Asymmetric crying facies (ACF) is a rare condition that you may not be familiar with. According to a report in the journal Medicine, it affects only about 0.2% to 0.6% of infants. If you're an expecting or new parent, here's what to know about ACF.
What Is Asymmetric Crying Facies?
ACF is a condition affecting one side of the lower lip and only manifests itself when a newborn cries. This means that, at rest, the child's face appears symmetrical, but when they cry, one side of the face appears to move downward, as the Medicine report explains.
This condition is often related to weakness in the muscles that control the downward movement of the lower lip, primarily the depressor labii inferioris. Interestingly, it affects the left side 80% of the time.
Causes of ACF
An article in Case Reports in Pediatrics describes two main causes of ACF:
Trauma at Birth:In these cases, the facial nerve, which controls the muscles used for lip movement, can be unintentionally compressed or otherwise damaged during the birthing process.
Developmental Facial Paralysis:These cases are caused by genetic factors, blood vessel issues or other conditions affecting the development of the facial nerve. This can result in a "facial palsy" at birth, giving the newborn an asymmetrical appearance when crying. According to Facial Palsy UK, 10% of babies with genetic ACF will also have other developmental anomalies, most commonly involving the cardiovascular system. ACF associated with heart defects is known as Cayler syndrome.
Characteristics of ACF
The asymmetrical appearance of the child's face while crying is the most obvious symptom of ACF. Additionally, as Facial Palsy UK explains, the lips may appear thinner or turn inward on the affected side. Notably, many facial functions are left unaffected:
- The eyelids will close normally on both sides.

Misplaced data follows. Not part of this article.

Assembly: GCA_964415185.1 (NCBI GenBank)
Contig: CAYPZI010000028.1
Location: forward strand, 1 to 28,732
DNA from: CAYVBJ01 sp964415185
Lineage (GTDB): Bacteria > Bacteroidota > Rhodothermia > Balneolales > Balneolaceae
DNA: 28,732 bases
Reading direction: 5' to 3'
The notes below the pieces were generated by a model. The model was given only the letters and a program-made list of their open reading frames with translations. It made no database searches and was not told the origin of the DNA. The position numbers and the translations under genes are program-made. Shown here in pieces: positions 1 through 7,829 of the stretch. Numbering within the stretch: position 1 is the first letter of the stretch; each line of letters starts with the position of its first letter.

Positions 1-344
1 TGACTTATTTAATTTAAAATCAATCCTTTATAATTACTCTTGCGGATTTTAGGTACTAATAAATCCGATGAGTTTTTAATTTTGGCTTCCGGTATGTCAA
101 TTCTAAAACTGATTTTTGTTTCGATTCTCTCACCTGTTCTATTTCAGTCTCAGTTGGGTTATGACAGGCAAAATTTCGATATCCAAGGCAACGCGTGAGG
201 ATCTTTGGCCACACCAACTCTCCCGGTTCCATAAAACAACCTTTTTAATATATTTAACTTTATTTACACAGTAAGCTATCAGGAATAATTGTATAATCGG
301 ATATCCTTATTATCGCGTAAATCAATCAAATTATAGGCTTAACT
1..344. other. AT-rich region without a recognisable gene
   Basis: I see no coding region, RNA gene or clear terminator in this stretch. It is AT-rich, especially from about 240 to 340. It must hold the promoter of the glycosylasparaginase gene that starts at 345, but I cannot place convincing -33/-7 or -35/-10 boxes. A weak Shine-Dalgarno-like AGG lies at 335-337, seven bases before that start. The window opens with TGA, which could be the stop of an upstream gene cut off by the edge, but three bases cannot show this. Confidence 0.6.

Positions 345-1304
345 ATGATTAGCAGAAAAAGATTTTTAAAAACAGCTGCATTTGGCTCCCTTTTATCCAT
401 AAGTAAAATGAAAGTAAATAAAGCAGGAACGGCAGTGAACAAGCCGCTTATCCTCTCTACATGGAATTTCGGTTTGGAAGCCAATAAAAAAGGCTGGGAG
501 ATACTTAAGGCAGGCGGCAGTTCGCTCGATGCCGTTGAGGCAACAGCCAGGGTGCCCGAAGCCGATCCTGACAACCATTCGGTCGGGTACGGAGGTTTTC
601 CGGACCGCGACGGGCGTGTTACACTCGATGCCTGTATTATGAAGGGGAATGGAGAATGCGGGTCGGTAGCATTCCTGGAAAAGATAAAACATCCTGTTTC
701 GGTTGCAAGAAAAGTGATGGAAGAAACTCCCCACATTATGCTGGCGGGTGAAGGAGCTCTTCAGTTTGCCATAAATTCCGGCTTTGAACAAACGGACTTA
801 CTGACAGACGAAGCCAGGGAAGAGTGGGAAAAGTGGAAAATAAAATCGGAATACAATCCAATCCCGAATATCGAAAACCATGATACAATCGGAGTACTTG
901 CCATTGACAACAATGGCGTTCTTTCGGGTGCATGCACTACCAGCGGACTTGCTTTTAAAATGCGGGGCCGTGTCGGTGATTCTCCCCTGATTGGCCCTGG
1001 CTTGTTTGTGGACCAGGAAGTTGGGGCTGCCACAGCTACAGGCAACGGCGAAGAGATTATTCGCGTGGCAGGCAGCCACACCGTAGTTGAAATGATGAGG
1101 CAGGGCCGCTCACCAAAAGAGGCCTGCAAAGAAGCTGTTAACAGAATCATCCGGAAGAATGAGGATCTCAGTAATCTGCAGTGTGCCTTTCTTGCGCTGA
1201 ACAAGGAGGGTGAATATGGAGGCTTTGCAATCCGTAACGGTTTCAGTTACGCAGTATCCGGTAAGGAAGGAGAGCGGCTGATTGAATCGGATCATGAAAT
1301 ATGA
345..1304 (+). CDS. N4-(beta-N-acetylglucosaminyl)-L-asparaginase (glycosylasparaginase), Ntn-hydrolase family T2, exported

- The child is able to suck properly and doesn't drool.
- The depth of the creases on either side of the nose will appear normal.
- Both nostrils will dilate normally when breathing.
- The forehead will move and wrinkle as usual.
A baby may be affected by ACF even if facial muscle functions seem mostly normal. It is important for new parents to be observant and speak with a doctor about anything that seems abnormal.
Fortunately, in the case of perinatal or congenital ACF, no treatment is needed, especially if the asymmetry resolves as the infant develops, according to Facial Palsy UK.
If a child with ACF has other developmental anomalies, their treatment will depend on the particular syndrome they have and may require the involvement of a medical team. Treatment for the facial aspect of any syndrome could involve various surgical procedures targeted at the nerves responsible for facial expression. Botox injections have also been suggested as an option to improve symmetry in facial expressions. The goal of any treatment affecting the facial muscles will always be to improve symmetry and cosmetic satisfaction.
It's important to bear in mind that ACF is a very rare condition, and those cases associated with syndromes requiring medical treatments are even more unusual. Prenatal care and genetic testing may be able to screen for predisposition to ACF, and a doctor will be able to assess the infant's condition after birth.